CHDI, in partnership with the Connecticut Department of Children and Families (DCF), has been disseminating EBTs since 2008. CHDI and DCF recognized that sustaining these EBTs by bringing in national trainers was challenging due to limited capacity of the national trainers, costs, and a reliance on outside experts for the various EBTs. CHDI has worked with several EBT developers to develop in-state trainer expertise through TTT initiatives, and to date has trained 30 local or state trainers across four EBTs, who have in turn trained more than 440 clinicians in Connecticut. While TTT programs vary, typically clinicians already trained and experienced in the EBT are identified and invited by a national trainer for the TTT program based on their knowledge and experience delivering the EBT model and their potential for being an effective and engaging trainer. Participants work closely with the national trainer for guidance on training content, delivery mechanisms, and learning techniques. Several steps are taken to ensure competency and high-quality training which may include live training observation, trainer consultation, training preparedness, and learning engagement strategies. In some models, a competency exam is required to achieve certified trainer status.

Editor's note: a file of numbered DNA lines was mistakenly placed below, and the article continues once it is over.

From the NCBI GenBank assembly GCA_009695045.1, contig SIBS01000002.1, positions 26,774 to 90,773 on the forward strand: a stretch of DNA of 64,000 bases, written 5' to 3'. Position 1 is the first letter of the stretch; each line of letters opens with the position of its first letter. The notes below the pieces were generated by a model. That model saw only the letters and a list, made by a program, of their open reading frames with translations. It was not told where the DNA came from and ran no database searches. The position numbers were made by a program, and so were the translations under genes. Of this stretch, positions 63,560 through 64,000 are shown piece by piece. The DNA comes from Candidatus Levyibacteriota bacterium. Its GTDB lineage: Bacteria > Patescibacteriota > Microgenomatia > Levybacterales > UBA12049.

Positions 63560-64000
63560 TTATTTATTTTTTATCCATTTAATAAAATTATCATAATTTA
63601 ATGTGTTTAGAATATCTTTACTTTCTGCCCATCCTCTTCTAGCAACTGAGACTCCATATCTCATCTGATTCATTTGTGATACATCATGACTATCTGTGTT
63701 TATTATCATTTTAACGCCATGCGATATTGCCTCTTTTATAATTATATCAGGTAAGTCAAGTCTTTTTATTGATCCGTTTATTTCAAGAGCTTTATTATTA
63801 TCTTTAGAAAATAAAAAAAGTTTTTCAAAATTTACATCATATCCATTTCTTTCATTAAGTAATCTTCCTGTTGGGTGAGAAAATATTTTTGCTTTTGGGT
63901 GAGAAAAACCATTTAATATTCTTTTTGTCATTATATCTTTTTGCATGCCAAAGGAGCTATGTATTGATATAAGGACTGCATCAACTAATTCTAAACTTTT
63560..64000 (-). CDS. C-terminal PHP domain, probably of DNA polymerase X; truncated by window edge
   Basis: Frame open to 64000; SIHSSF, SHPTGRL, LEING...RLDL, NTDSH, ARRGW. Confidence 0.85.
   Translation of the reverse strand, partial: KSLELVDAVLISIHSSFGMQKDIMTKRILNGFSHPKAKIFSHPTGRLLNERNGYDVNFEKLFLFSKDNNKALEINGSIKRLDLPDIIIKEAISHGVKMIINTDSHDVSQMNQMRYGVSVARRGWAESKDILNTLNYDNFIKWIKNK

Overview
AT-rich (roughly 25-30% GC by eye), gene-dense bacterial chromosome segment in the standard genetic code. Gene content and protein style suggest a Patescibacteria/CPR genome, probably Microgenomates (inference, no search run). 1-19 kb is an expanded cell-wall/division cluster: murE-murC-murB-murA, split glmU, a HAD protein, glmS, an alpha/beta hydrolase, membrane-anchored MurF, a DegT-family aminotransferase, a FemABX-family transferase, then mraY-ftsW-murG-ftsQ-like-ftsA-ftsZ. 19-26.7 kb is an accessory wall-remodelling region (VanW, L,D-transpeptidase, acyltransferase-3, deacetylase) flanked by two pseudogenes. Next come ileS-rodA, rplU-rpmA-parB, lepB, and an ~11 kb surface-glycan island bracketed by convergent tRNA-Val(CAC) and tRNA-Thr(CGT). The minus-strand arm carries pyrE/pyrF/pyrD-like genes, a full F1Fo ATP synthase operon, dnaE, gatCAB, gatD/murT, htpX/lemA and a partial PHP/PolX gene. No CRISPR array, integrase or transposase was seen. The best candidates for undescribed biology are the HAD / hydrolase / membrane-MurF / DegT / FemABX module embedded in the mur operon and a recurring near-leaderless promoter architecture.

A preliminary CHDI analysis comparing local trainers with national trainers for two EBTs suggests that both approaches result in comparable outcomes for the number of children served per clinician and clinical outcomes of children receiving the EBT.

Recommendations to Expand Training for Evidence-Based Behavioral Health Treatments

A TTT approach for disseminating EBTs has promise for improving access to EBTs, building local expertise and capacity for more flexible training, and reducing dissemination costs. The following recommendations are made for Connecticut to improve children’s behavioral health services by expanding the use of the TTT model:

  1. Collaborate with national trainers/model developers to increase local and in-state trainers in order to develop local EBT expertise and to support sustainability of EBTs.
  2. CHDI, the state, and researchers should evaluate how the TTT approach affects dissemination costs and child outcomes to better understand how to effectively and efficiently implement and sustain EBTs.
  3. EBT developers and researchers should study different approaches to TTT initiatives to learn how to make them more efficient, effective, and equitable, and to ensure that trainers understand and reflect the communities in which they are training.